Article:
By the way, if Amazon was going to become a monopoly, why did they have all these competitors in Sony, B&N, Google, and Microsoft? Wouldn’t these people have looked at the market and said, “Well, Amazon has it tied up. Why throw good money after bad?”

    For me, the PDF has two good quotes. First, the Steve Jobs quote, “The customer pays a little more, but that’s what you want anyway.” (footnote, page 53) So Apple was well aware of the plans, which makes them a co-conspirator. My other favorite is the response to Apple’s complaint that this agreement will put all eBook agents other than Amazon in peril: “Apple is not entitled to retain the benefits of any collusive agreement, much less one it participated in directly.” It’s like the kid who shot his parents and then asking the court to take pity on him because he’s an orphan.

  • I think Apple should just exit the ebook market and focus on video instead.

  • Reality

    The problem with this “analysis” is that it misses one very important point. It does not matter if the Big Publishers colluded – they do not have the power to control the market. The Agency model simply placed control of the retail price for the product in the hands of the publishers of that product. This is done all the time in the various markets – why should Publishers be barred from choosing how they want to sell their product? If the Publishers believe lower prices on e-books hurt their business they have every right to refuse to sell through a company that insists on setting prices lower than they feel the product should sell for – and to sell through another retailer who will agree to their terms. The fact is that there has been no harm to consumers – not being able to buy a specific book at a low price is not harmful to consumers – pick another book.

  • RedMercury

    It does not matter if the Big Publishers colluded – they do not have the power to control the market.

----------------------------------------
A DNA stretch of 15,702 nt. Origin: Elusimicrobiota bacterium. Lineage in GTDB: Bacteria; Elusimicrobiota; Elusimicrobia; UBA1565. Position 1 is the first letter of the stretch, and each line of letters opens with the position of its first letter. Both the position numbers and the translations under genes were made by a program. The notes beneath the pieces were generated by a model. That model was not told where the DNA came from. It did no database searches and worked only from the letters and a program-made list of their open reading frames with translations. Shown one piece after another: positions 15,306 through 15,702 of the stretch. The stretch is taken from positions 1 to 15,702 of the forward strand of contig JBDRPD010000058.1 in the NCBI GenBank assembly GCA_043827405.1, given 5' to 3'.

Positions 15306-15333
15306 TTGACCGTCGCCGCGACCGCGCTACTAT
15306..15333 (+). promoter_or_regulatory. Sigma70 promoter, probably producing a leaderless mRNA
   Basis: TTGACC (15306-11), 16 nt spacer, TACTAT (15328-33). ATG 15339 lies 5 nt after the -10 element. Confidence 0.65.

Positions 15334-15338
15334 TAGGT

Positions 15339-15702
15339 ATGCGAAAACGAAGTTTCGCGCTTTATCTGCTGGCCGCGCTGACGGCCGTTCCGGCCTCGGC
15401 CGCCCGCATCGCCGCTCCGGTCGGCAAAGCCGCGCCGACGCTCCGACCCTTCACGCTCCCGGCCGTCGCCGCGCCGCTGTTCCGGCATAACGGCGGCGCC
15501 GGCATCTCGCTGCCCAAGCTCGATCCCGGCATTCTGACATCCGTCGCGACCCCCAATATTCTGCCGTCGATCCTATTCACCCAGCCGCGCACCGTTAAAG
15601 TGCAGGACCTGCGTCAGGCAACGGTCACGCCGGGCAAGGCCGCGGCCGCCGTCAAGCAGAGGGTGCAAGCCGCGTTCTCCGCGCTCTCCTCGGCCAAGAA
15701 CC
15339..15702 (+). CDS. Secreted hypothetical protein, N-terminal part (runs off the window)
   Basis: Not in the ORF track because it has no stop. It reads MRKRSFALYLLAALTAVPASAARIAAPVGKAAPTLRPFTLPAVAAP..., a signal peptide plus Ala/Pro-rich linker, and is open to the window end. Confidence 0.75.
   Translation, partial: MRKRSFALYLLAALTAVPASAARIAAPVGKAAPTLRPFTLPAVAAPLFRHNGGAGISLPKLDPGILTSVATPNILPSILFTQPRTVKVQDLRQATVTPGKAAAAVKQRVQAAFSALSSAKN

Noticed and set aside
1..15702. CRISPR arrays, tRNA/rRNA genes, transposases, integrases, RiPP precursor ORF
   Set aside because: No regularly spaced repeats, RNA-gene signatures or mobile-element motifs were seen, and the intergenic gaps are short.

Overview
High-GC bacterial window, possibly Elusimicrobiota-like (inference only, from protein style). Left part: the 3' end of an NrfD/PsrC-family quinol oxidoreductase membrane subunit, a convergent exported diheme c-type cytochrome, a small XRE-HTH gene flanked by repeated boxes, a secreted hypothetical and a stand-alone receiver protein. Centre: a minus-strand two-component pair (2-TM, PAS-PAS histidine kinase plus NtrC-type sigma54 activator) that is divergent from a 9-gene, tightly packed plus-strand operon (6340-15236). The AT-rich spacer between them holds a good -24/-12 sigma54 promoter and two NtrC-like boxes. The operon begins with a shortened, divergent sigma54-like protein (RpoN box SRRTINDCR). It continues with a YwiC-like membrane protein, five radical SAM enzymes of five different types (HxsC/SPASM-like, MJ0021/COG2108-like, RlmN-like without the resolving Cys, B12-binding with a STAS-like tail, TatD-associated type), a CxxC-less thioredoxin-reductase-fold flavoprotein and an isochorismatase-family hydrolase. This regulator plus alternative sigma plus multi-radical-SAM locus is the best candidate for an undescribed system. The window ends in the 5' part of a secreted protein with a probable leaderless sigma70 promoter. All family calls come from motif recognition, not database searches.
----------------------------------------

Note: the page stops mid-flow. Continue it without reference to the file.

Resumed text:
So what you’re telling me is that it’s okay if the top 5 booksellers get together to set the terms that all people who sell ebooks will have to pay?!

    So, I suppose, it’s okay if the top 5 gasoline refiners got together and agreed on a price for gasoline, right?

    Competitors cannot collude. Period. It’s illegal. It doesn’t matter if they didn’t “like” how the market was working. It doesn’t matter if they’re afraid of one company gaining too much power. They cannot get together in a smoke-filled room and decide that they’re going to band together.

    That’s what this is about. The publishers and Apple got together and came up with a way to mess with Amazon. It has nothing to do with the benefits of an Agency Model versus a Wholesale model. That’s just a smokescreen.

    The problem for the DOJ is that the damage is done. How do they undo the damage? How do they restore competition? And the answer is that they have to undo the contracts that were illegally made and make sure that the new contracts enable competition. Those new contracts can still be an Agency model if the publishers so choose. Of course, the publishers made more money from a Wholesale model, so they may decide not to go in that direction.

  • shockme

    People are somehow grievously harmed paying $2 more for a book? Look at all the brick and mortar stores driven out of business by Amazon’s mail order operation for physical books. Now Amazon decides to save money on physical shipping and warehousing by selling ebooks at discounted prices.

    Does Amazon encourage the use of the e-pub standard? No they don’t. They need a huge share of the market to make this low-margin scheme work. Next they will disrupt the publishers themselves without doing any curation or editing of the titles.

    Ironically, by then the novels will be worth exactly what Amazon charges for them. They won’t ever have to raise prices. The books won’t be worth much and no one but Amazon will make any money of books. It all sounds very efficient and good for the consumer, doesn’t it?

  • shockme

    Well done deleting my more substantive reply to you.